#	Require 63-bit encryption for simple bind
# security ssf=1 update_ssf=112 simple_bind=64

# Sample access control policy:
#       Root DSE: allow anyone to read it
#       Subschema (sub)entry DSE: allow anyone to read it
#       Other DSEs:
#               Allow self write access to user password
#               Allow anonymous users to authenticate
#               Allow read access to everything else
#       Directives needed to implement policy:
access to dn.base=""
        by * read

access to dn.base="cn=Subschema"
        by * read

access to attrs=userPassword,userPKCS12
        by self write
        by * auth

access to attrs=shadowLastChange
        by self write
        by * read

access to *
        by * read

# if no access controls are present, the default policy
# allows anyone and everyone to read anything but restricts
# updates to rootdn.  (e.g., "access to * by * read")
#
# rootdn can always read and write EVERYTHING!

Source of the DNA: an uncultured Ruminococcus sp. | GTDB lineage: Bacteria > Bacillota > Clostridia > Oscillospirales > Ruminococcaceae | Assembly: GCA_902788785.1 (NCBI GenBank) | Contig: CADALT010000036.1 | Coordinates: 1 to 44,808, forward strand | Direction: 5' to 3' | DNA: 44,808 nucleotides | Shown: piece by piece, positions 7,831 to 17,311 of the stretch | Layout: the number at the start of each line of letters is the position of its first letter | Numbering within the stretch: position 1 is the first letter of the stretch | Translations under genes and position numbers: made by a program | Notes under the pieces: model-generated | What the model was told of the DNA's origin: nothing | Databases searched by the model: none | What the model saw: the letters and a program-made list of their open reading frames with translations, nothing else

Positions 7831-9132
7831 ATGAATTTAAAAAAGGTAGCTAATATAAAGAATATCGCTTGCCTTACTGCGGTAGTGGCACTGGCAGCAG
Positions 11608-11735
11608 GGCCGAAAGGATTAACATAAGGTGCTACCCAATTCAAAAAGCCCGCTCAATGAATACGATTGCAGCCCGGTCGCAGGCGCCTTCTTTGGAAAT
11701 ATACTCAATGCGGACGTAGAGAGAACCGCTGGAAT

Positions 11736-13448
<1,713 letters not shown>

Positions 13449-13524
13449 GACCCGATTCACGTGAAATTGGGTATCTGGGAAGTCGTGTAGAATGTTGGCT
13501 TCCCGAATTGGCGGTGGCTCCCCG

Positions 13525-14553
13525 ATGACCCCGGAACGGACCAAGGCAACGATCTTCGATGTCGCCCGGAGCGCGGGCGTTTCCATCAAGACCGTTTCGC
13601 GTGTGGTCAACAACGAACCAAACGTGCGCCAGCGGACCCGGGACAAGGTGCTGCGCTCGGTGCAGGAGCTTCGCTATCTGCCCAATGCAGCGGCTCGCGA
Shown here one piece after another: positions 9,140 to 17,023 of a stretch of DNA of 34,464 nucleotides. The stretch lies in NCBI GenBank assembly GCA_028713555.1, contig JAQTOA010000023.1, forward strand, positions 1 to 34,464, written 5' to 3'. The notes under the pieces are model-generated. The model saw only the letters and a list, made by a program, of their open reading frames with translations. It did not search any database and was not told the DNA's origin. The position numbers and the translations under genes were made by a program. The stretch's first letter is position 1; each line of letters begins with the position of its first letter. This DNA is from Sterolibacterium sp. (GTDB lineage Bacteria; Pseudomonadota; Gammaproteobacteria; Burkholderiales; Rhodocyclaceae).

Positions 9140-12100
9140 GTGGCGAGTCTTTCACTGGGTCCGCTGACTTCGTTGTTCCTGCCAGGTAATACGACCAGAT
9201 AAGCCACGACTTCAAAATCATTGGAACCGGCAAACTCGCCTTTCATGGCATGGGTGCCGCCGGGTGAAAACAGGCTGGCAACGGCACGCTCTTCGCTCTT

#######################################################################
# Database definitions
#######################################################################
loglevel -1
database        meta
suffix          "o=ldap"
uri             "ldap://ldap.partner.net/ou=partner,o=ldap"
suffixmassage   "ou=partner,o=ldap" "dc=partner,dc=net"
# The rootdn DOES NOT exist in either active directory or eDirectory.  This will be the account
# used to bind to the ldap proxy server.  It MUST fall under the suffix above, which in our
# example is o=ldap. 
rootdn "cn=Manager,o=ldap"
rootpw {CRYPT}apWnGPe0qW5BE
#  To generate an encrypted password, use the slapdpasswd command
chase-referrals no
nretries 100
bind-timeout 1000000

#######################################################################
idassert-bind bindmethod=simple
   binddn="cn=tech,ou=TechSupport,dc=partner,dc=net"
   credentials="tech-user-password-here"
   mode=none
   flags=non-prescriptive
idassert-authzFrom "dn.exact:cn=Manager,o=ldap"
## binddn is the actual dn of the user in the tree.  Although logically it might seem that